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Table of Contents

  • 'Live' Demo (and video)
  • Overview and Problem Statement
  • The Divvy Bike Data Source
  • Solution Architecture
  • Merging this Into Current Products
  • Modeling Real Time and AIoT
  • Highlights
  • Conclusion
  • Reference

'Live' Demo

This product is 100% cloud native, and running on Kubernetes. See the "live-demo" at (note, bc IBM's K8s clusters are wicked expensive, this is only "on" at certain times. Hopefully there is a demo portion or the judges can let me know and I'll fire it up for y'all to kick the tires)


<iframe width="1280" height="720" src="" frameborder="0" allow="accelerometer; autoplay; encrypted-media; gyroscope; picture-in-picture" allowfullscreen></iframe>

Overview / Problem Statement

Prompts: 4 who will benefit from project (ds are a dime per 3 dozen anymore)

Buzz words: "The journey to being a real-time enterprise." "Timely extraction of value from data" "Building the real-time enterprise requires new ways to process streams of actionable data" "Data engineers face new challenges" "Batch processing is not suitable for new challenges" "New Standards emerging for DS/Data engineers" "Choice is vital" Background / problem- The world is moving faster, data scientists are becoming cheaper, but WatsonIoT Analtyics is locked in to an archaic model.

Client data scientists know their data / problems better than we ever will (except maybe on lengthy consulting engagements). We need to enable client data scientists to deploy and manage their own models using what ever tools they choose.

The Data Source

It's important to note, that the data source chosen has little to do with the value proposition of this solution. It is designed to be a platform upgrade that can take on multiple datasources. That said, some description of the data you are looking at will probably be helpful, so we will include it:

The data set comes from the City of Chicago's Divvy Bike Program , a bike share program the on the city's north and west sides. There are 580 stations, and over 5000 bikes. The city provides near real time data on the status of each station, and makes this data available for public consumption.

Divvy Station at Milwaukee and California

All of the data available for consumption can be found here however, we are focusing on station_status because of the real time endpoints, it has the most variablility. link

An example record we get back from this endpoint follows.

{   "station_id":"68",

One of the major issues we ran into when moving from synthetic data to "real world" data was type safety. If our record, we see station_id a string, that looks like a numeric. Several integegers, a long, and a boolean. While we wanted to create a system that could automatically infer schema, this feature was considered low priority and as such you will now see that the user must pass the schema as a json when she creates the stream.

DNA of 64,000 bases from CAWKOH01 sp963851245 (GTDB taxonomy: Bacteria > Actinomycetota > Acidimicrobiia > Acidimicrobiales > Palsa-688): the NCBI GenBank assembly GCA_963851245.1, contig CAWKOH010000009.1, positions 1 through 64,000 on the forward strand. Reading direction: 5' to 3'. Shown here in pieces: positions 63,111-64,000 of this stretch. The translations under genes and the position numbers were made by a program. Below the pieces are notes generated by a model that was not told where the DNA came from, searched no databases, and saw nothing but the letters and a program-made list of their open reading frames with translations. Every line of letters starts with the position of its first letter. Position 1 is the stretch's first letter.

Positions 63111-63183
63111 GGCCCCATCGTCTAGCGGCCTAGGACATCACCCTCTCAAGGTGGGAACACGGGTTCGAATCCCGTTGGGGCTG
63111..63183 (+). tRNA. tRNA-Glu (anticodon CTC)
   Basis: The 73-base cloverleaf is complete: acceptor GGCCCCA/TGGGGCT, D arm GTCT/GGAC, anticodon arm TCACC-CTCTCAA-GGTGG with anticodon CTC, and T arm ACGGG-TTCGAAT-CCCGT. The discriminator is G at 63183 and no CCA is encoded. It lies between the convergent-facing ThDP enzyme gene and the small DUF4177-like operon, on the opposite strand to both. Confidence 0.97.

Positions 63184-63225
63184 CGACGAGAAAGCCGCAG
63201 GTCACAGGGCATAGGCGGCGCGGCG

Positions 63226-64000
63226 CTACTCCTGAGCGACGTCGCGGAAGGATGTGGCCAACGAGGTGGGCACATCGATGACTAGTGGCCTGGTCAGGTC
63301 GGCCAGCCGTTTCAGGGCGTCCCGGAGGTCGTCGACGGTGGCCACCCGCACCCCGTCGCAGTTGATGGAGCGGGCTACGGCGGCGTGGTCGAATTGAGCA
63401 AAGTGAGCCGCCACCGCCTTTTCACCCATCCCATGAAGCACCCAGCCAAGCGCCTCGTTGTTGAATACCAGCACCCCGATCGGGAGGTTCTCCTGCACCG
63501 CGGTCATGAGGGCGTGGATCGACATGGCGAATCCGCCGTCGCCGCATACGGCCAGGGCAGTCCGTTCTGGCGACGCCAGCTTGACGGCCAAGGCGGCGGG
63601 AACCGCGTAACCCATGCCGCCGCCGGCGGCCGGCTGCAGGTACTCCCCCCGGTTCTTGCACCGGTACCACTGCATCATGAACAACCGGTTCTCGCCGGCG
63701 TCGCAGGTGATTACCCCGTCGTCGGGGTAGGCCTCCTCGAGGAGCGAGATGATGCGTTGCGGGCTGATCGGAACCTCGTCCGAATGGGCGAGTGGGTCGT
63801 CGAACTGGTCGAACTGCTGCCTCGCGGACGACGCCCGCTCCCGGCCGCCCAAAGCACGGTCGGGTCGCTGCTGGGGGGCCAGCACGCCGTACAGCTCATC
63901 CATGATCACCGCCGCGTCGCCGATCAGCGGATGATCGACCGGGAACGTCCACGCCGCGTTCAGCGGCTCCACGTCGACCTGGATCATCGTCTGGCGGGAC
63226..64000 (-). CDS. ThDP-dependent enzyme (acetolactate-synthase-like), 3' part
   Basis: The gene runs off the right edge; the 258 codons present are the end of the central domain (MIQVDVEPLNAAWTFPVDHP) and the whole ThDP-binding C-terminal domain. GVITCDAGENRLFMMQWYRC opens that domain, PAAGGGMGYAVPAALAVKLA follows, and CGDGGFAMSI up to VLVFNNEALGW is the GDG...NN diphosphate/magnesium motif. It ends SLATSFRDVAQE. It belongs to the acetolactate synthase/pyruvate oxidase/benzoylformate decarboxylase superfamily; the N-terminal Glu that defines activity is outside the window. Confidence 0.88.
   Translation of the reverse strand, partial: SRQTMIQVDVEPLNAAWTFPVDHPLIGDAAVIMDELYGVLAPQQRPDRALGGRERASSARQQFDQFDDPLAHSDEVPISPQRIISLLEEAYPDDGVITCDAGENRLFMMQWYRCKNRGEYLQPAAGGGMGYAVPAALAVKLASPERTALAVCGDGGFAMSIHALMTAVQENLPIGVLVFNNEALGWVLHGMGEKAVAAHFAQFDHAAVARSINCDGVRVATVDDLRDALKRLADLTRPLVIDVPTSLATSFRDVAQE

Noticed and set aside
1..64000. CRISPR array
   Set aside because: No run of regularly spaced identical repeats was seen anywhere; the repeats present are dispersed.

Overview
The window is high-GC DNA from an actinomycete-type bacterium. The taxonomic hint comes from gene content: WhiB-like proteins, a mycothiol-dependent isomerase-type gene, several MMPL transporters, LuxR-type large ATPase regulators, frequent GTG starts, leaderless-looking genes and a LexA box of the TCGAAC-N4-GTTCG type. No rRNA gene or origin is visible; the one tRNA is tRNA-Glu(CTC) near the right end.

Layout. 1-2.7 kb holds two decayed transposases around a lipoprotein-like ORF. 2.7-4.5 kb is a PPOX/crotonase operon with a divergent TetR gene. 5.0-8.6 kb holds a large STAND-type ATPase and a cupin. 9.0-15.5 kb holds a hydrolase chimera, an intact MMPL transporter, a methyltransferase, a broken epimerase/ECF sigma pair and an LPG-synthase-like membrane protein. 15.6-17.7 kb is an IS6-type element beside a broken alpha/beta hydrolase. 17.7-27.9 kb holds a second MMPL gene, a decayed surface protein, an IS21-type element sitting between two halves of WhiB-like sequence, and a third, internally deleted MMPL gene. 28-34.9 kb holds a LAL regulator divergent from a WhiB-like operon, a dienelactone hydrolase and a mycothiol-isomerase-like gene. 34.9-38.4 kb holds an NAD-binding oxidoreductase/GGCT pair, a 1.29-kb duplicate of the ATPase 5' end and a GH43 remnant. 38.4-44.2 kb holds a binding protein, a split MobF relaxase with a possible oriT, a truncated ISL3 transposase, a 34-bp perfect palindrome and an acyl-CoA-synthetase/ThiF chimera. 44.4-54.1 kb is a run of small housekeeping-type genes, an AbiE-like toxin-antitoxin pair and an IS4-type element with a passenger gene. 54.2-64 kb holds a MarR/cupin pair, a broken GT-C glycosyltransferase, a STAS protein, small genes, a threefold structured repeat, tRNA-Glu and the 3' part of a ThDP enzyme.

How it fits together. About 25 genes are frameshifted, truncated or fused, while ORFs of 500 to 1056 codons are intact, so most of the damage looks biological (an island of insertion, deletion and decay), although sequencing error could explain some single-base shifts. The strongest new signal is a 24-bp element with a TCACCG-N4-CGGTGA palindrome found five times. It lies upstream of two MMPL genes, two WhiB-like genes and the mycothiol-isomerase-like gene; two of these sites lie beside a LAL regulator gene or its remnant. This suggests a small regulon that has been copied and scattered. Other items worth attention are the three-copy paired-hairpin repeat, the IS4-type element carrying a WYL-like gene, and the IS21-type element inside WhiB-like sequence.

Solution Architecture

Figure: Architecture Diagram of Current and Planned Components.

The main components of this solution are

  • WatsonIoT Platform (MQTT - IBMCloud)
  • Apache Flink (on Kubernetes)
  • ElasticSearch (on Kubernetes or IBMCloud)
  • Apache OpenWhisk (Model serving, but other options available, e.g. WatsonML, TensorFlow Serving, etc.)
  • Cloud Foundry (only for the Divvy -> Watson IoT-P shim, not a core component)

Additionally, the WebUI uses the following components.

  • CloudFoundry (IBMCloud) Kubernetes now.
  • React
  • Carbon

Programming Languages Used:

  • Java
  • Scala
  • Python
  • JavaScript (React)

Let us walk through the path an individual event will take as it flows through this system. Initially, the event is generated on the device, in this case, a Divvy Bike Station. The shim2 is constantly polling the Divvy Endpoint, and publishing the status of each station to the WatsonIoT Platform Instance (MQTT broker).

Apache Flink uses an MQTT as a sourcemore information however, the reader will see there is no MQTT source connector built in to Flink. The MQTT connector we use is based on luckyyuyong's work, however was heavily modified to work with Flink 1.8 and recent Watson IoT-P.

Flink picks up the records from the MQTT broker (Watson IoT-P), and using a slinding window calculates a number of metrics on the events, by device as well as by device type). At the time of writing, these metrics are:

  • Sum
  • Count
  • Min
  • Max
  • Sum of Squared Deviations